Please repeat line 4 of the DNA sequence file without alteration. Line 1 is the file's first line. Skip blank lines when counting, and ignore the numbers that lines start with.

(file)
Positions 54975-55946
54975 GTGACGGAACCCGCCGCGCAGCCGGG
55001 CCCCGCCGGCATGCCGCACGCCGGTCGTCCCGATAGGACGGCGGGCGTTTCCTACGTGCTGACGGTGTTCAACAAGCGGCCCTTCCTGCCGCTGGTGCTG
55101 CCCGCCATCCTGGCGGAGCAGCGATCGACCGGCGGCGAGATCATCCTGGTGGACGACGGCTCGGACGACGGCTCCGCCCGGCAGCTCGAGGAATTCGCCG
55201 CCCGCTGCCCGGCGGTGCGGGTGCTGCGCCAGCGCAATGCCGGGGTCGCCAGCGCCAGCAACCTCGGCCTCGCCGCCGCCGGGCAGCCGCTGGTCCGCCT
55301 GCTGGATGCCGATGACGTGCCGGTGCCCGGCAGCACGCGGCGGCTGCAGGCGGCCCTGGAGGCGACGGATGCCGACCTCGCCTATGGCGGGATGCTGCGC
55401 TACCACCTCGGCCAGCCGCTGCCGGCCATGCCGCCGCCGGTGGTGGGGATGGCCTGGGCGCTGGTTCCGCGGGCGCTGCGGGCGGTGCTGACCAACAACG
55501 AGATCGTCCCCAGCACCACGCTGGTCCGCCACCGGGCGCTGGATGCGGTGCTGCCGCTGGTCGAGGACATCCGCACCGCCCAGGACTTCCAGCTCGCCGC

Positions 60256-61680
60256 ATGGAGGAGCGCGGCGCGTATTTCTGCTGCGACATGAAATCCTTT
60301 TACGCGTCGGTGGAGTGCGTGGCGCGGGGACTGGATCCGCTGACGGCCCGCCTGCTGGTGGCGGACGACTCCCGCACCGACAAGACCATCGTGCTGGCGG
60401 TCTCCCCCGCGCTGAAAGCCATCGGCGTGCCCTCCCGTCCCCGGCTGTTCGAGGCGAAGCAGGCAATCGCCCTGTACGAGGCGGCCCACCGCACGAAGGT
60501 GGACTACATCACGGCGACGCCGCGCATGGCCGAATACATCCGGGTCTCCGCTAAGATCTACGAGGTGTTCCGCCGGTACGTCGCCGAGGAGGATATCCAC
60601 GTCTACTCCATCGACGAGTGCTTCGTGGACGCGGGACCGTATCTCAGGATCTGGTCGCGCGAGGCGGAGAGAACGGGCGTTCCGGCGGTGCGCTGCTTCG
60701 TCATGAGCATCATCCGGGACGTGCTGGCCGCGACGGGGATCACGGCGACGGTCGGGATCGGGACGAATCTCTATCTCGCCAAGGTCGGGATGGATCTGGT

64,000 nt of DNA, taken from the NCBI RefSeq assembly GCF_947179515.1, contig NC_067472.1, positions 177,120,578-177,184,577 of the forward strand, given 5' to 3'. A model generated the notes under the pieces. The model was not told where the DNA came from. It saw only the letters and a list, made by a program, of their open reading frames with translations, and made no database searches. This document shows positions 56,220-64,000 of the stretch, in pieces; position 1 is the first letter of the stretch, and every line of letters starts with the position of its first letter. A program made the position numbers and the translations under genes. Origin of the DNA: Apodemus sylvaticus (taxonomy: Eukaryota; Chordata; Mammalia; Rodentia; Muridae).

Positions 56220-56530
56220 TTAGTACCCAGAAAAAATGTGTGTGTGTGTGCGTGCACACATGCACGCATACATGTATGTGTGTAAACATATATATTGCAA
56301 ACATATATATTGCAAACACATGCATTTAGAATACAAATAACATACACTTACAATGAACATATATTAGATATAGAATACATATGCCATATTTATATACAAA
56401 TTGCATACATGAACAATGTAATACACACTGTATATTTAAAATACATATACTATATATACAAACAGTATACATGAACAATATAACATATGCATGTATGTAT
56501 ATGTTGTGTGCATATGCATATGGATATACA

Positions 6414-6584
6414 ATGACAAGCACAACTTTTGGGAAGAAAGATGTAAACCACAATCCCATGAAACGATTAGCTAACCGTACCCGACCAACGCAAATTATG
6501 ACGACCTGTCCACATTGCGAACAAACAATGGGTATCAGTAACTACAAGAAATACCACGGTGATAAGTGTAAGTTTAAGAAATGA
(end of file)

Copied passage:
55101 CCCGCCATCCTGGCGGAGCAGCGATCGACCGGCGGCGAGATCATCCTGGTGGACGACGGCTCGGACGACGGCTCCGCCCGGCAGCTCGAGGAATTCGCCG